White House Director of Science and Technology Policy Urges Stronger Collaboration with the Private Sector
Feb 22, 2019
At the recent Annual Meeting of the AAAS, Dr. Kelvin Droegemeier, Director of the White House Office of Science and Technology Policy (OSTP) spoke to the importance of the role industry and the private sector play in basic research and development (R&D), while also trying to temper the pedestal federal funding is often given. “In fact, in 2015, for the first time in the history of this country, the private sector funded more basic research than did the federal government. Now, that didn’t happen because the federal government stopped funding basic research, but it happened because American companies have the freedom to be creative and to invest and to explore new ideas,”
Droegemeier further elaborated on the contributions of the private sector to R&D, citing statistics highlighting what is being done by industry and nonprofit groups today. He called for a “second bold era of America’s endless frontier in science and technology” that will accurately show how the U.S.’s work in R&D has grown. He also called for greater collaboration between industry and academia, citing the implementation of “alpha institutes”. These institutes would be located at higher education institutions and funded at least in part but industry and nonprofit foundations.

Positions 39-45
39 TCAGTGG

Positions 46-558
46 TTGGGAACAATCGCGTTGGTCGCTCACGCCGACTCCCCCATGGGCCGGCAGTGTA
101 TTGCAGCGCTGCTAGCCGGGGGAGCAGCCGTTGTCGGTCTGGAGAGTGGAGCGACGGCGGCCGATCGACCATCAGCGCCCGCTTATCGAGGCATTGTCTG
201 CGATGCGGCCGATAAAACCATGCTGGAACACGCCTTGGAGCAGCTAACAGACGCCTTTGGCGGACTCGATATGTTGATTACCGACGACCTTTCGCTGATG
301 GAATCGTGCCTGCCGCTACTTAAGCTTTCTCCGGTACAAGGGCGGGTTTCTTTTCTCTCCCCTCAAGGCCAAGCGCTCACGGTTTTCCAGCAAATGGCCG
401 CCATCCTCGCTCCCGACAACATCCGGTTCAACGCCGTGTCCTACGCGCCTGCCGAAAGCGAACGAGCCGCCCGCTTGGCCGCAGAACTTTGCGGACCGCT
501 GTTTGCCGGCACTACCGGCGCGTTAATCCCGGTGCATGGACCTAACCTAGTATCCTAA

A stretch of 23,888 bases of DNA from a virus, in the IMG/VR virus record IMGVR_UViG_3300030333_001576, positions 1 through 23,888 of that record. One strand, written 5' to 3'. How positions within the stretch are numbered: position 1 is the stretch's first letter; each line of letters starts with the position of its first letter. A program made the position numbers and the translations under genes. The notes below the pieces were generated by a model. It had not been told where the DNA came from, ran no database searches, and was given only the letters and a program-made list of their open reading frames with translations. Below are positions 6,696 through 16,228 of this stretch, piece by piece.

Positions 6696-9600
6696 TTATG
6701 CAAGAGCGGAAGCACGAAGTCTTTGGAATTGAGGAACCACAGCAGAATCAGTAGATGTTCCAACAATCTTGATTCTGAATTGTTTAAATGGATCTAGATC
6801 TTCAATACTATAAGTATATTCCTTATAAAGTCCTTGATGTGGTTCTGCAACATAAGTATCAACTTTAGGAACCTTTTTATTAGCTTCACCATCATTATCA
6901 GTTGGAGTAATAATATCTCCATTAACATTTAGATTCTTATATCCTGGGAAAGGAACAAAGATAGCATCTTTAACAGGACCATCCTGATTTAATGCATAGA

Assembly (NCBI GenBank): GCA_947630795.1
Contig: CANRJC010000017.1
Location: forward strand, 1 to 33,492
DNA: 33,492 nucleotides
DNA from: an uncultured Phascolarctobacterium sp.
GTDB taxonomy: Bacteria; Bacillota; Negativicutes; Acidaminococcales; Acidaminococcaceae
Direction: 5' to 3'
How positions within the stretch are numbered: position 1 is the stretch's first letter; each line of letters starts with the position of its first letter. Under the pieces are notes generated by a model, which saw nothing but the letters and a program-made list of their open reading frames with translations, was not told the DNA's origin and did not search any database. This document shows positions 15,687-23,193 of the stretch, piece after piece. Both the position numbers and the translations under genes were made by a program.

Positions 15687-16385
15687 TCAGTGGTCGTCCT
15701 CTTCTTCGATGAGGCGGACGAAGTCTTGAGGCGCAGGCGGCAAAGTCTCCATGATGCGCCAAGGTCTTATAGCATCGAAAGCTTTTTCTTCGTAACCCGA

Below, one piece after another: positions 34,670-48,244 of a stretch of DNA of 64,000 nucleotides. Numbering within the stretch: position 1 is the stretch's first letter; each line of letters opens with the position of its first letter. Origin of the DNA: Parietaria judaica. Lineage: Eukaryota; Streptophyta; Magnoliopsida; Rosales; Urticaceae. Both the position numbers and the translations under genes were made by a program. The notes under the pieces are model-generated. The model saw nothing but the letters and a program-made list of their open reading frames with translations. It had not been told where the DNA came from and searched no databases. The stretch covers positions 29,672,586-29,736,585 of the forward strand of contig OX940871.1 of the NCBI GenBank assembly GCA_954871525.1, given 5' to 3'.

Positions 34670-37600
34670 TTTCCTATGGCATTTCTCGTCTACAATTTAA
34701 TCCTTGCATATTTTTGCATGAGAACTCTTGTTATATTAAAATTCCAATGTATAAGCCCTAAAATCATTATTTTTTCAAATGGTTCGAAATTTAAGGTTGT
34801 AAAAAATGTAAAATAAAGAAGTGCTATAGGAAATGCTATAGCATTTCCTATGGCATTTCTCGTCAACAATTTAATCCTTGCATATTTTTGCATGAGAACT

Dr. Droegemeier is a meteorologist by training and was nominated to assume the position of OSTP Director by President Trump last year. The role of OSTP is to advise the president on science-related issues as they pertain to the country’s economy, national security, foreign relations and environment. The office was formed over 40 years ago and sits under the Executive Office of the President. There are currently around 50 staff in the office, which has seen a strong shift towards technology issues with this new administration.
To read of transcript of Dr. Droegemeier’s full AAAS presentation, click here: https://meetings.aaas.org/kelvin-droegemeier-livestream/